Transport secretary Grant Shapps says that the level of weekday cycling has doubled in Great Britain since the introduction of lockdown in late March, with even stronger growth at weekends, when it has been at three or even four times more than the previous levels.
Government release lockdown cycling data.
Cycling levels up by 300% on some days. pic.twitter.com/3p8hG6KsDK
— APPGCW (@allpartycycling) June 4, 2020
While figures for other modes of transport have regularly been provided at the Number 10 daily briefing, it’s the first time data for cycling have been included – something that Chris Boardman, writing in The Times, had urged earlier this week.
At today’s update on the coronavirus crisis, Shapps promised “a green transport revolution” and also confirmed that “later this month, we’ll be introducing the ‘fix your bike voucher’, worth fifty quid.”
As we reported earlier this month, some half a million of the vouchers which will enable people to return bikes stored in sheds and garages to a roadworthy condition will be made available.
We will provide further updates on how that scheme will function, and how you can obtain one of the vouchers, as soon as we have the information from the Department for Transport.
Active travel, including cycling, is a central part of the government’s “road map” for easing lockdown, with people encouraged to travel to work – if they can’t do so from home – ideally by bike or on foot.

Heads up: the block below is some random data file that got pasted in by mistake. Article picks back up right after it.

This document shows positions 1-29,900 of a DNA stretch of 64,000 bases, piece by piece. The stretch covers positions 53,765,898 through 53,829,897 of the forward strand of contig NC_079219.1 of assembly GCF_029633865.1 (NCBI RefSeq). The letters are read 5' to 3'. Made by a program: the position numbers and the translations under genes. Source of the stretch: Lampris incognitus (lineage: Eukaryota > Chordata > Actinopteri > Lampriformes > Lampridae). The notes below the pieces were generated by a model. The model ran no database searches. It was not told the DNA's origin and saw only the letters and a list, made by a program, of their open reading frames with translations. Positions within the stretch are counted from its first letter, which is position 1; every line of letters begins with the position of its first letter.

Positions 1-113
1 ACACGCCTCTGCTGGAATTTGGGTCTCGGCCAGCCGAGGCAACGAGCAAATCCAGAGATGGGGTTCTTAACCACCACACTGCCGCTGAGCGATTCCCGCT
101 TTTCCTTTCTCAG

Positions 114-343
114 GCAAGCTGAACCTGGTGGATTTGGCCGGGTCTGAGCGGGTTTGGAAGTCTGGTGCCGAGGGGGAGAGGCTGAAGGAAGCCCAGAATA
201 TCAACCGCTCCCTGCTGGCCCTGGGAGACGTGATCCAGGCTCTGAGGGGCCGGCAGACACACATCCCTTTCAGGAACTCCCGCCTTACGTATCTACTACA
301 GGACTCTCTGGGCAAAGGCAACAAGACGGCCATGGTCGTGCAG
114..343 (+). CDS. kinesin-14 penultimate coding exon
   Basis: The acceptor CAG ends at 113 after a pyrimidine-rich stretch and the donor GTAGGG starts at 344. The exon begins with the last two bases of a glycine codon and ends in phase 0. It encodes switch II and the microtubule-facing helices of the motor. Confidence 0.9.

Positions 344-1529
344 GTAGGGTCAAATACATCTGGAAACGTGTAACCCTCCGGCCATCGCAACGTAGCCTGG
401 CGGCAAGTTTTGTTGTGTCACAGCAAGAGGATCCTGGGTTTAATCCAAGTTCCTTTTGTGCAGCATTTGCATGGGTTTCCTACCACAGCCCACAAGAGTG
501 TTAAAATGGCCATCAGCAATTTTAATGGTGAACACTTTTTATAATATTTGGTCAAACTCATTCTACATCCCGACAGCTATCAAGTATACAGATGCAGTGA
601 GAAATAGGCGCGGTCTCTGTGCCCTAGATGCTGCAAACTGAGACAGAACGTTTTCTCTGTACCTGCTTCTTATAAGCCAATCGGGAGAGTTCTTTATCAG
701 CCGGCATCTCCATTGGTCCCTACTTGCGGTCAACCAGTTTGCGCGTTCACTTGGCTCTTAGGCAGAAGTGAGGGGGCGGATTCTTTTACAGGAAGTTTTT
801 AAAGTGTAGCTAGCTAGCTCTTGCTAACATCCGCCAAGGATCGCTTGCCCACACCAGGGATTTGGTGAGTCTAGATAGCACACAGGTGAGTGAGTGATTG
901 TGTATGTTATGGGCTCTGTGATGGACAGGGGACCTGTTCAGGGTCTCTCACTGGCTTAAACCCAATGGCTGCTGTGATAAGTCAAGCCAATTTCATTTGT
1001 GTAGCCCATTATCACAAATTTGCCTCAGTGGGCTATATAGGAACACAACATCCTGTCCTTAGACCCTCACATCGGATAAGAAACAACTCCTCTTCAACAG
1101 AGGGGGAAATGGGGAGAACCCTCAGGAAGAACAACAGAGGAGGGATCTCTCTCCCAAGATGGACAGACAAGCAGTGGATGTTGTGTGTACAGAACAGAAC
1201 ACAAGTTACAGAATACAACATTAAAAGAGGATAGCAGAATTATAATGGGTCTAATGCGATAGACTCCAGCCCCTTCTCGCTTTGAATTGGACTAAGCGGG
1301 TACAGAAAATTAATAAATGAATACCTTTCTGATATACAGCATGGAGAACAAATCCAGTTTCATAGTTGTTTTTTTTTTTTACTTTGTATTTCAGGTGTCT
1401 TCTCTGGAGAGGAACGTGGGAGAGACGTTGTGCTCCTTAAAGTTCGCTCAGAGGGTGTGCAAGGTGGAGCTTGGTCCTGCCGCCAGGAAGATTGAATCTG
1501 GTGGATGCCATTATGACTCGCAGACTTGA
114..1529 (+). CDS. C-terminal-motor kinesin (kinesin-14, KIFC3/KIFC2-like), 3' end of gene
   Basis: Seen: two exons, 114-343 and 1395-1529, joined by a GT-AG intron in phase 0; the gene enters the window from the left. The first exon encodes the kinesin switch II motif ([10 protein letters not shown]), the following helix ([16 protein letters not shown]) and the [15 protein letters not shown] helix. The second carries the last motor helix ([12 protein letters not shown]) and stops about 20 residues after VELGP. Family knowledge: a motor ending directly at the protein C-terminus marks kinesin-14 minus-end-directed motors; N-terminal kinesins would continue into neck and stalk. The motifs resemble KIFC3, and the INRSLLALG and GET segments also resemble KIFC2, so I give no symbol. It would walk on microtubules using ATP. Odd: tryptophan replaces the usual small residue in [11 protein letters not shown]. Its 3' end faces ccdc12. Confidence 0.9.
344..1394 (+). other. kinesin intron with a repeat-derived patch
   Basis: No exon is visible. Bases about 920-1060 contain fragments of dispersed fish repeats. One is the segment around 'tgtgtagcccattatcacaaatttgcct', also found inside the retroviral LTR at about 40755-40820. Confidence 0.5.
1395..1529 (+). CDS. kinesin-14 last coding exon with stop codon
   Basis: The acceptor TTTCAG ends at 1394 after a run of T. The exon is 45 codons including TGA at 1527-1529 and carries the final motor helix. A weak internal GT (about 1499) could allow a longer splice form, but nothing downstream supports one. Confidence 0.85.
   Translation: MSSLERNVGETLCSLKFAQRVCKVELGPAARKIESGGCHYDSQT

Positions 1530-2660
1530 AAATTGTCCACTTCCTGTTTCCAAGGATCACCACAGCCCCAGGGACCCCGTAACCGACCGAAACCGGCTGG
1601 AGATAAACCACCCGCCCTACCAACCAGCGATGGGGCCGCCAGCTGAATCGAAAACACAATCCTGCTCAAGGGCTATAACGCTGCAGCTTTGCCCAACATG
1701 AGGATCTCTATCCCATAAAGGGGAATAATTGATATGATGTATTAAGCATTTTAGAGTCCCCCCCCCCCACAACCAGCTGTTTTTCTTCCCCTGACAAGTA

While people are also urged to use a car in place of public transport, active travel is being prioritised – including through the funding of emergency infrastructure – because of the prospect of gridlock on the roads should motor vehicle use return to pre-lockdown levels, or even higher.
Shapps also said that from 15 June, face coverings will be made compulsory on public transport, clarifying that he did not mean surgical masks, but the type “you can make at home.”
Simon joined road.cc as news editor in 2009 and is now the site’s community editor, acting as a link between the team producing the content and our readers. A law and languages graduate, published translator and former retail analyst, he has reported on issues as diverse as cycling-related court cases, anti-doping investigations, the latest developments in the bike industry and the sport’s biggest races. Now back in London full-time after 15 years living in Oxford and Cambridge, he loves cycling along the Thames but misses having his former riding buddy, Elodie the miniature schnauzer, in the basket in front of him.